Mushroom farm seeks extension on move

July 22, 2002


The owner of an embattled Petaluma Mushroom Farm will ask Tuesday
for a six-month extension to move its controversial composting operation.

The farm has identified a new site in Colusa County for the compost, after
two failed efforts to relocate the operation within Sonoma County. But a
company representative said it will take months of work before it can
replace the farm's current composting operation, and the company wants
to continue its Sonoma County composting site until it's ready.

"Colusa County is dying to have the mushroom farm come there," said
Eric Koenigshofer, the farm's attorney. "It's a certainty now. There's no
question about it."

The existing Petaluma Mushroom Farm will keep its mushroom growing
operations west of Petaluma on Thompson Road, where it produces
more than 5 million pounds of mushrooms a year.

But the outdoor composting operation, which neighbors have been
fighting for two decades because of the stench, will move to Colusa
where the company has signed a 30-year lease with an option for more,
Koenigshofer said.

The company is grading a pad for the new composting operation and
preparing to build a facility to double its mushroom growing operation.

But the company has missed a July 1 deadline granted in January by the
Sonoma County Board of Supervisors.

"We want the compost out of here. The farther away it goes, the better,"
said a neighbor.

The farm has already been granted three extensions, said the neighbor.
While he might be amenable to a one- or two-month extension, he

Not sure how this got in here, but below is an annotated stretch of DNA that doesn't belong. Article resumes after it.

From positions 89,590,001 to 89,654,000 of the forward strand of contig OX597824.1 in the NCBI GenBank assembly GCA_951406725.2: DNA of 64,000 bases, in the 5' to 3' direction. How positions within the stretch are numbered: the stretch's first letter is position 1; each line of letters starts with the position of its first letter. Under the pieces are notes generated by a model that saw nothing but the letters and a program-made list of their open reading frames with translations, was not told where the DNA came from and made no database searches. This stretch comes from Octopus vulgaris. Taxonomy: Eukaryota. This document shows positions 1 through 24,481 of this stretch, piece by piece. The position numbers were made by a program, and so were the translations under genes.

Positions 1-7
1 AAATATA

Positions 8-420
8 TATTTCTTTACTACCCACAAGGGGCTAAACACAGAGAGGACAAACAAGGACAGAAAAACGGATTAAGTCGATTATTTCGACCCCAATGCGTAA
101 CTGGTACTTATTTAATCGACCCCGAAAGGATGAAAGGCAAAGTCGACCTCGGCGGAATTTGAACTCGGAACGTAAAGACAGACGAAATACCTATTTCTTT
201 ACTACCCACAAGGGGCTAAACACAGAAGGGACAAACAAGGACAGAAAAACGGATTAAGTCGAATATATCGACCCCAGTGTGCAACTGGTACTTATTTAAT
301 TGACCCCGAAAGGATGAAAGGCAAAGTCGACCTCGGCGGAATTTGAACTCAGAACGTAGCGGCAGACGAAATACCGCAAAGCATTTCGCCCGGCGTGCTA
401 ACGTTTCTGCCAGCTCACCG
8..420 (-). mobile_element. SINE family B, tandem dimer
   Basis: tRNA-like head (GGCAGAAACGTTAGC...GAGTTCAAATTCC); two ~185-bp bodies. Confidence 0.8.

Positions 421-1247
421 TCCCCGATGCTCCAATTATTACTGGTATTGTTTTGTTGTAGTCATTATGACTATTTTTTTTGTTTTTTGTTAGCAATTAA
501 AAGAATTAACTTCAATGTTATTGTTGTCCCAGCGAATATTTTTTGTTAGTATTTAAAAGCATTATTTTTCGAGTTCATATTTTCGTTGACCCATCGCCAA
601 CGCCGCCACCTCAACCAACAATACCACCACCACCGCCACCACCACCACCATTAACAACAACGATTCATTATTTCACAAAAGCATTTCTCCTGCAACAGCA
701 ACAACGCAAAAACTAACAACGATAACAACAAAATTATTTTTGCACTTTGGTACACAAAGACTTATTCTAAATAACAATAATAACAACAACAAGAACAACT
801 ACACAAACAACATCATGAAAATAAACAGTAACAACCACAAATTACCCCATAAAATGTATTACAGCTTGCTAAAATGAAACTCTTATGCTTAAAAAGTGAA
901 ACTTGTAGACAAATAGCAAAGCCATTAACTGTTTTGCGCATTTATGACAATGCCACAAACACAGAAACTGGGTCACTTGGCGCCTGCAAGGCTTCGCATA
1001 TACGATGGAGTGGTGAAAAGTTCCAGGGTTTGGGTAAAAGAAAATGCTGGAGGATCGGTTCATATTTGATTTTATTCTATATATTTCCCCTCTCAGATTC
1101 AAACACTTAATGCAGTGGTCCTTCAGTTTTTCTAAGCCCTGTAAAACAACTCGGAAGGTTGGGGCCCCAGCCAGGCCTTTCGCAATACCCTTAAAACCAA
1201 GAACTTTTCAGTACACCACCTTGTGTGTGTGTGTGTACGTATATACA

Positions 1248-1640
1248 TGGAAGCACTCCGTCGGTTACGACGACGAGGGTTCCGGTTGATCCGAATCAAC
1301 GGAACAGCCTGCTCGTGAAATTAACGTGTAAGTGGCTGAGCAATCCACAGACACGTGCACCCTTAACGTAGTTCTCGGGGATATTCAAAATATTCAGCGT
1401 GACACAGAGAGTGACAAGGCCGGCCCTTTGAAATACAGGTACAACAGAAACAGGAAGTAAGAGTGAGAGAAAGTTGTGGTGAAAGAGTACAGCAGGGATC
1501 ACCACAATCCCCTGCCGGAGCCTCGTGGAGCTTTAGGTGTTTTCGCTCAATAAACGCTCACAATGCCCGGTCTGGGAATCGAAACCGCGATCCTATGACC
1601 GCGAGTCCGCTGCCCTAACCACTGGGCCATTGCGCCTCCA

would object to six months.

"We feel enough is enough. The supervisors should enforce the deadline,"
he said.

The farm initially tried to move its operations to Middle Two Rock Road
and then to a rural ranch outside of Bloomfield. But residents were not
satisfied and together with county help, compelled the company to look

Koenigshofer, a former Sonoma County supervisor, said it is unfortunate
the county is losing the composting operation and the mushroom farm
expansion. He said it marks a county trend of losing agricultural lands and
jobs, making the county more and more an enclave of wealthy estates.

He said grading for the new facility has started in Colusa County, an area
of 1,155 square miles sparsely populated with 17,750 people.

The Mushroom Farm may even be eligible for incentives to help move its
operation to Colusa County, with up to half of employee salaries paid for
during the first six months and up to $125,000 in start-up money.

Colusa County Building Official Jim Little said he and county officials have
had a preliminary meeting about the mushroom farm project.

He said it would be located in the agricultural Colusa Industrial Park, less
than half a mile from the residential area outside the town of Colusa.

Little said he doesn't anticipate any permit problems, and the operation is
considered an acceptable use for the property. But a formal proposal
hasn't been submitted yet, and he said he doesn't know whether odor
questions will have to be addressed.

The compost would be trucked to Sonoma County, a trip of about two
hours, Koenigshofer said. The number of weekly compost deliveries to
the mushroom farm was unavailable, but neighbors said it probably
wouldn't outnumber the existing trucks that deliver the raw materials such
as straw and manure used to manufacture the compost.

The Sonoma County Board of Supervisors will hold a public hearing on
the extension request at 2:15 p.m. on Tuesday in its chambers at 575
Administration Drive.

You can reach Staff Writer Tobias Young at 762-9498 or

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